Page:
A University of Pennsylvania student group called on the school Wednesday to begin donating about $6 million a year to Philadelphia, with the money designated for its cash-starved public schools and other "essential services."

The Student Labor Action Project asked Penn president Amy Gutmann to set aside the money for a payment in lieu of taxes (PILOT). Penn, like other nonprofits, gets a break on property taxes. The $6 million represents a small portion of the property tax it would pay as a for-profit entity.

Penn's response was the same as it has been in recent years when education advocates and others have raised the prospect: No.

Officials at Penn - and other city universities - have said the schools donate in many ways, including services, expertise, neighborhood upgrades, and student scholarships. Penn has noted that it also gives up to $750,000 a year to Penn Alexander, a district elementary school in that opened in partnership with it in 2001. And as the city's largest private employer, the university generates more than $170 million in business, real estate, and sales and wage taxes.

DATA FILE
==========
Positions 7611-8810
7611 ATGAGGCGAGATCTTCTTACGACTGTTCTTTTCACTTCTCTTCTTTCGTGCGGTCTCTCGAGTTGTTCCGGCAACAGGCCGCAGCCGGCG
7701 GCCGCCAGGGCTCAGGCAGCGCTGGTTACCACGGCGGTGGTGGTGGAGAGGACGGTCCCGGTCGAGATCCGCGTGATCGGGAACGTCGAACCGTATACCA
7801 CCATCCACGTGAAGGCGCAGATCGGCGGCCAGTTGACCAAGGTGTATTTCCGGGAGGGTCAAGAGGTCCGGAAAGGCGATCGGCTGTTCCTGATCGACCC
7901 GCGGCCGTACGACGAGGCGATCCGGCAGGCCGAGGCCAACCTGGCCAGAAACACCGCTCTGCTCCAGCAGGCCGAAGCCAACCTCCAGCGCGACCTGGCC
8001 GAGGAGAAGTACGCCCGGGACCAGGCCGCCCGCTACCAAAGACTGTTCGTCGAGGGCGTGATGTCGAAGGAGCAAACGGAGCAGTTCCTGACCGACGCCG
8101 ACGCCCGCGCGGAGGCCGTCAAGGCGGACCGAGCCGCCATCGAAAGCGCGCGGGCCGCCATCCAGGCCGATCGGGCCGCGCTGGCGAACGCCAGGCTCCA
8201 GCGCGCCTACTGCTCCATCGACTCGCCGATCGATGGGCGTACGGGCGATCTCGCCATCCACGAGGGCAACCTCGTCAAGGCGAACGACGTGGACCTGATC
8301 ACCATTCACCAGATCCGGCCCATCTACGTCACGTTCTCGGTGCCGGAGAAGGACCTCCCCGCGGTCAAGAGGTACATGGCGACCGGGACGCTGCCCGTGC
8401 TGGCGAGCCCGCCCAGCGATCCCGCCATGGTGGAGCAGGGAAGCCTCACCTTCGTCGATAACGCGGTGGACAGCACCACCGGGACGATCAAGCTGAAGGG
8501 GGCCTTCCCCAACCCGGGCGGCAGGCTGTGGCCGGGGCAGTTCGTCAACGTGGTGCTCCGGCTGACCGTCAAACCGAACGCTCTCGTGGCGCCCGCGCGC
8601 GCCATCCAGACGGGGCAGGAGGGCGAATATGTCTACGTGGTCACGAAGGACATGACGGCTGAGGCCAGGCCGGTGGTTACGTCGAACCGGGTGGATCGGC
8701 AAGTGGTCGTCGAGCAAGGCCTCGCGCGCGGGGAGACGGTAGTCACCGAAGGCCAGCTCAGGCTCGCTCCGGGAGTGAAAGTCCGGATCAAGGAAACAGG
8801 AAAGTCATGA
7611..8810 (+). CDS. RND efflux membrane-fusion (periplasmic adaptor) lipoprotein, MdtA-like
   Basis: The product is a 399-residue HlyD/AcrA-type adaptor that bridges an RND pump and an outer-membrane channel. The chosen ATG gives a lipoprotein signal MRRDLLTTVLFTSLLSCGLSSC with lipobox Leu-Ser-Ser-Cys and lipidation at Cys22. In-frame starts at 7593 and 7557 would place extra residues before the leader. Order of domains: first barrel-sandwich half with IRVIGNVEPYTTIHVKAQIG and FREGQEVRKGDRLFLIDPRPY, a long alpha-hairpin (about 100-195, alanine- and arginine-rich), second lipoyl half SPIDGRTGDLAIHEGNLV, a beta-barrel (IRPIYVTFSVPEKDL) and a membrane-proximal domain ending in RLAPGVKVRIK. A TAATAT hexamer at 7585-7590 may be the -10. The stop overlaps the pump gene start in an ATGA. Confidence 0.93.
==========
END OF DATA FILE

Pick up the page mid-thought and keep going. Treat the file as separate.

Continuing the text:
"We believe that what we do not only in terms of paying taxes but what we do in terms of all the contributions . . . is far more than the city would achieve through PILOT payments," said Jeffrey Cooper, vice president for government and community affairs.

The university, he said, most recently has started a program which opens its museum to seventh graders throughout the city for classroom visits and tours.

Philadelphia isn't the only local community grappling with the issue. Radnor Township is going after Villanova and Eastern Universities and Cabrini College to contribute nearly $1 million a year.

The Penn student group, believes that Penn, with its $9.6 billion budget and $4.3 billion fund-raising campaign that concluded nearly two years ago, should do more.